78 rpm Records of Indian Music: Pt. Govindrao Burhanpurkar – Pakhawaj

Here is a two-sided performance of Chautaal by the pakhawajiya Govindrao Burhanpurkar. Amazing stuff:

Practicing Inside Rhythmic Cycles

One of the most challenging areas for many students of Hindustani music is working within rhythmic cycles. The ready availability of tabla machines has not solved this problem, because the core issue has more to do with not knowing how to practice than with not having a tabla player available all the time.

It is helpful to spend some time analyzing the various components of rhythmic-cycle practice. Once a singer begins this work, the cognitive load goes waaaaaay up; a lot more brain cells are required to keep all the elements of the musical equation under control. While holistic, gestalt-oriented practice is a must, it can be very helpful to break things down into smaller components and approach them with reductionistic ruthlessness.

To be competent in rhythmic-cycle-based improvisation, a singer must:

1 – be able to process rhythmic information concurrently with intonational information. That is to say, you have to be able to hear and feel the beats without getting distracted by them to the point that you go out of tune.

2 – be able to recognize important beats in the cycle and recalibrate according to position. That is, you have to hear crucial structural points and have enough cognitive strength available to lengthen or shorten your melodic line if necessary.

3 – be able to make coherent melodic shapes of specific lengths. In performance, it’s not enough to start an improvised melody at a specific point in the rhythm and finish it at another point — the melody you’re making needs to make sense. And (as if that weren’t enough) it needs to make sense at several levels; it has to be correct in raga terms, and it has to have gestural integrity. Those two are emphatically not the same thing.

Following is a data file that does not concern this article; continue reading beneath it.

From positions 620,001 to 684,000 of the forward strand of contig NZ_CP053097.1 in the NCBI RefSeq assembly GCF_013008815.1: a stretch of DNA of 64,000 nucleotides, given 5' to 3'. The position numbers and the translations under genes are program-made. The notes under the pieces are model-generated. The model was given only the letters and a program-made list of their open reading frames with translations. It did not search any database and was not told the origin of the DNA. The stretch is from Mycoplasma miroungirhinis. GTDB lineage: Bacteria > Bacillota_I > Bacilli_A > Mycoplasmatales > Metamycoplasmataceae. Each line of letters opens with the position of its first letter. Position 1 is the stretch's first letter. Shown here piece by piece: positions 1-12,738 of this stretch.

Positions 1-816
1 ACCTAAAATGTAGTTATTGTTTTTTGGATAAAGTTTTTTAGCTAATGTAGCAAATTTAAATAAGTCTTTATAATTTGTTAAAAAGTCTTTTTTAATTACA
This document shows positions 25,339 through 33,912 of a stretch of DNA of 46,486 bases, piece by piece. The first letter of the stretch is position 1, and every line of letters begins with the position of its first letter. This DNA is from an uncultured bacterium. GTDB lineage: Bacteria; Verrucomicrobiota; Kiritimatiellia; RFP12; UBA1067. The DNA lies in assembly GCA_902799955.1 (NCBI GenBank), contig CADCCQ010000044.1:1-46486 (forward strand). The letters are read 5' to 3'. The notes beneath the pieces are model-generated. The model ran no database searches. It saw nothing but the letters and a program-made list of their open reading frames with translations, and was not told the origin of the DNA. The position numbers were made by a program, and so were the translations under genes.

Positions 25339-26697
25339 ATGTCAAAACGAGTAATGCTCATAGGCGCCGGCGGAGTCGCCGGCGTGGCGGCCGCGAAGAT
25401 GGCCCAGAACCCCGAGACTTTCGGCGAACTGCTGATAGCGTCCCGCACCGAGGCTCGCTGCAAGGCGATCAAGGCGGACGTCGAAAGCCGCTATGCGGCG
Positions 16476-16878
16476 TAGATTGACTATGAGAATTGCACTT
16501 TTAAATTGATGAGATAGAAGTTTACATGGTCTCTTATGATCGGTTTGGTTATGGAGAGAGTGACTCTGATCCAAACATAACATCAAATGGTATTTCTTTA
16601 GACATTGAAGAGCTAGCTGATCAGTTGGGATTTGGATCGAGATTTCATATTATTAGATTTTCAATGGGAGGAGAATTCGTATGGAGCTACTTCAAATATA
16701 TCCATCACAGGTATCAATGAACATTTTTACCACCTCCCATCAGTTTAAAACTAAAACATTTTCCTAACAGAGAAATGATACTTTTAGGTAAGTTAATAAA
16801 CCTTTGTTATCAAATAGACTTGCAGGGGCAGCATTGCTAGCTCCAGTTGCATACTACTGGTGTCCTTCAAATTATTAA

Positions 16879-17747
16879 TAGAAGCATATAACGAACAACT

Let’s take those distinct skills in turn, and I’ll discuss some ways of approaching them in the course of your practice.

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Understanding Tala – Internalizing Talas and Thekas

A thread on rec.music.indian.classical (USENET) attracted my attention today.

It started with a request:

“I am learning ICM at my own and also attending community school once in a week. I have following question when I tried to practice at home.”

1) In Teen Taal (16 Beats) From which beat the composition/bandish/alaap etc. starts ? i.e. should I start from Taali or Khali which beat #. ( I am using Radel DigiTaalmala)

2)Is there any book available to teach me the basic concept of starting composition with any Taala ? (means which will show me that in “xyz” taal – the composition will start from taali or khali or 3
or 4th beat etc.)

Your advice/response will be highly appreciated.

With Kind Regards

I responded as follows, in what strikes me as a pretty good summary of the advice I am frequently giving my students about working with theka:

There are two different issues at play here.

One is to understand the internal structure of the tala.

To do this it is very useful for a vocalist to practice theka
recitation. Note the relationships of the tabla bols to the tongue